Town Column : West Tisbury
As the weather continues to be erratic, everyone at Cronig's seems drawn to the displays of plants and flowers. Many of the shopping carts were filled with colorful mixed bouquets and pots of daffodils. Maria Moody had gerbera daisies, cyclamen, and miniature roses - hot pink, orange, and red - arranged across the top of her cart. It reminded me of a summer garden. We all need color at this time of year.
I am excited to report that Nicole Galland's latest book, "Crossed," has just come out this past week. Karen Colaneri told me that Laurie Higgins of The Cape Cod Times had done an interview with Nicki. It appeared in the Feb. 3 Sunday Home Section, so I went up to the library to read it.
"Crossed" is a story of the Fourth Crusade, set in 1202, the period of Nicole's earlier two books. She spoke about being interested in the similarities between that historical period and our own current one. In her novel, the Crusaders invade Constantinople "to unseat a secular government run by a tyrant and return the rightful heir, Prince Alexius, to the throne." They expect this to be a moment's diversion from their appointed journey. Their mission is quickly and successfully accomplished, however with no exit strategy, they find themselves stuck in Constantinople and unable to get out. Sound familiar? I can't wait to read the book.
Rosalie Powell attended a baby shower for her granddaughter, Shannon Larsen, last weekend at the Edgartown home of Dan and Marie Larsen, Shannon's in-laws. Rosalie enjoyed the party and the company of her daughter-in-law, Susan, who came to stay for a few days and attend the shower.
Linda Hanover is expecting a visit from her daughter, Robyn, who will be taking a break from her eventing studies in Ocala, Fla., where she has been training with Darren Chiacchia. You can follow her progress at her website: hanovereventing.org.
Emma Kiley is justifiably proud of her sister, Sarah, who will be presenting her Master's thesis on Feb. 21 to the American Academy of Forensic Anthropology in Washington, D.C. The subject of her thesis is "The Taphonic Effects of Agricultural Practices on Bone." Being curious, I have just looked up "taphonomy" and here is the definition from my Oxford English Dictionary: "the branch of paleontology concerned with the processes of fossilization."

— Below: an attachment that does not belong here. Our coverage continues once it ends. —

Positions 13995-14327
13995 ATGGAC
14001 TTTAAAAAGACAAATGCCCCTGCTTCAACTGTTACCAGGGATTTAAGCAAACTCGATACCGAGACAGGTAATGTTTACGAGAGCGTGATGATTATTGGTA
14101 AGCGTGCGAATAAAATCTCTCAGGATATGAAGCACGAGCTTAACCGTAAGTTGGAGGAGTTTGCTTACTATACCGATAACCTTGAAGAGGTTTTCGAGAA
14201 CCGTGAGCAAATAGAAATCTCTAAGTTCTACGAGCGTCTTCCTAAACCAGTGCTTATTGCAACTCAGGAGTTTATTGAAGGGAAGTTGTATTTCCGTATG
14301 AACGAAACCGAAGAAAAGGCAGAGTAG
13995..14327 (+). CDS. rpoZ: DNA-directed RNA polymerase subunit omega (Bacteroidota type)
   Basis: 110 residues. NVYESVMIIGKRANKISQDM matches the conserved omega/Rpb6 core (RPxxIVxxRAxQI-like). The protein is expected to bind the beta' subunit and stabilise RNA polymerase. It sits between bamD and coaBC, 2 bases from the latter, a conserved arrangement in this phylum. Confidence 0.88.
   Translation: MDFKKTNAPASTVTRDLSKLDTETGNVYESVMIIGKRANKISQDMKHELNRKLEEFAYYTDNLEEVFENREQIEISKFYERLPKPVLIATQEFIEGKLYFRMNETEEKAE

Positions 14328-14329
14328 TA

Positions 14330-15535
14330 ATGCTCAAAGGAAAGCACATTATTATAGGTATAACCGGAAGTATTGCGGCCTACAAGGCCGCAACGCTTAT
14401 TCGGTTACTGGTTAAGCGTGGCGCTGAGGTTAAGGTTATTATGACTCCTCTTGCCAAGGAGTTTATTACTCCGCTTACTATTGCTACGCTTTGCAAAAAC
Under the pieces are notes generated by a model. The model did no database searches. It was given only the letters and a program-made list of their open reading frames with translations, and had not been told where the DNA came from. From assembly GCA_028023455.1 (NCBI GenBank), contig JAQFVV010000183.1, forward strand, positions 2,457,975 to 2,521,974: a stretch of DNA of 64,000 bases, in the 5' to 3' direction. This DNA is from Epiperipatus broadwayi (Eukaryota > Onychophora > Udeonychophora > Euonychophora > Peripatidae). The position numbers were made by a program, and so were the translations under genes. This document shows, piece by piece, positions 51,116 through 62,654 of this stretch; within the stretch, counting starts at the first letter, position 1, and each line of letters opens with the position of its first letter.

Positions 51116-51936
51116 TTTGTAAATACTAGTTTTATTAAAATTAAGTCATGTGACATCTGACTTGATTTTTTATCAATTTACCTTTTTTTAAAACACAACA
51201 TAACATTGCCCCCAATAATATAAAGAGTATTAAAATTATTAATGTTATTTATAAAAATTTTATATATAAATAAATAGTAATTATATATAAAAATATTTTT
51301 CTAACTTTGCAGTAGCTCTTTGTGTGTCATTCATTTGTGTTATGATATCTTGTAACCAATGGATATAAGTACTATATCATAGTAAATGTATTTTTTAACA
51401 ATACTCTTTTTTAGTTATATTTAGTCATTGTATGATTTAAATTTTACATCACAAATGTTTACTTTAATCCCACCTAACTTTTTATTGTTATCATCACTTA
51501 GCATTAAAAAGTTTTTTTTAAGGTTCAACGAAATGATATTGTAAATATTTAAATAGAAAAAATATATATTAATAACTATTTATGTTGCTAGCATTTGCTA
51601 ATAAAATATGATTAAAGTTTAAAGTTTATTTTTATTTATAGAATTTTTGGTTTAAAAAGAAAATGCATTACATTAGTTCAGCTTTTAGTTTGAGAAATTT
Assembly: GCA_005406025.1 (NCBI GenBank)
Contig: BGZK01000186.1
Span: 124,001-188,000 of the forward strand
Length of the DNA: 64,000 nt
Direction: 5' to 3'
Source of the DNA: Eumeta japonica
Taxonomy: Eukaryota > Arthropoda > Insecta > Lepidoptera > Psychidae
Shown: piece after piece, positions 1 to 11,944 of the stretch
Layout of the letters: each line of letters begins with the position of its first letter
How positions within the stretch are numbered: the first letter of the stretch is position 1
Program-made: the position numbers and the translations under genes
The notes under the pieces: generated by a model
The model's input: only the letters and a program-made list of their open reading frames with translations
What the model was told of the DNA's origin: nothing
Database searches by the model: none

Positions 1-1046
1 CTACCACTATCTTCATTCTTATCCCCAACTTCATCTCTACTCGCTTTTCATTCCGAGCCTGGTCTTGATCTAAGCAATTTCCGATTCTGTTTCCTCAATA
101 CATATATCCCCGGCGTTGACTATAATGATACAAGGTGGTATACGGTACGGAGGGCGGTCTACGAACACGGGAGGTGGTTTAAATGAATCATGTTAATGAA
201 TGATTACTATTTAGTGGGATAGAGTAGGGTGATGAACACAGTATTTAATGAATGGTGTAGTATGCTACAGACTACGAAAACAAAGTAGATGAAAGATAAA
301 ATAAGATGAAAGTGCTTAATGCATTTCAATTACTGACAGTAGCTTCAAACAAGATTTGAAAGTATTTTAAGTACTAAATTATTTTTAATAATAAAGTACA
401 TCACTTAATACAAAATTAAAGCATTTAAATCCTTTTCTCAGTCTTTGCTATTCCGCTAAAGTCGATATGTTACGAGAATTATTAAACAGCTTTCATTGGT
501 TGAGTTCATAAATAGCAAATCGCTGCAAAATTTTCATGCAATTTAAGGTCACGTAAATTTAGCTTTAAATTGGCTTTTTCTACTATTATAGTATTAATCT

There will be a jazz concert this Friday afternoon, Feb. 15, at 4 pm. The JC Trio will perform. Their monthly concerts have been a wonderful addition to the library's calendar of events. Anyone who enjoys good jazz from The American Songbook will find this a pleasant hour on a winter's afternoon.
Last Monday, Beth Kramer, Dan Waters, and I took a tour with Anne Larsen of the Massachusetts Board of Library Commissioners. It was the second in a series called "Small is Beautiful." Anne is in charge of building projects for small libraries. On this trip we saw new library buildings in Lakeville and Blackstone, and a renovation/addition in Norfolk. Anne focuses on analyzing everything from the turning radius and plantings in the parking lot to layout of the interiors for easy management by library staff to the lighting in the stacks and the comfort of the chairs. She is terrific! It is as useful to know what doesn't work as it is to know what does. Learning how to look critically at a structure and how it can function better is really interesting. We all came home full of enthusiasm and eager for the next trip. We are planning to rearrange the stacks in the basement to allow for better visibility and to make the space feel more open.
Don't forget the Spindrift Puppets production of "Cupid and Psyche" on Saturday, Feb. 16, at 5:30 pm, at the Unitarian Church in Vineyard Haven.
Don't forget also that today is Valentine's Day. I was reminiscing the other day about last year when Mike and Bill Haynes installed a new toilet in our downstairs bathroom for my "Valentine's present." I can't imagine how they will top that this year.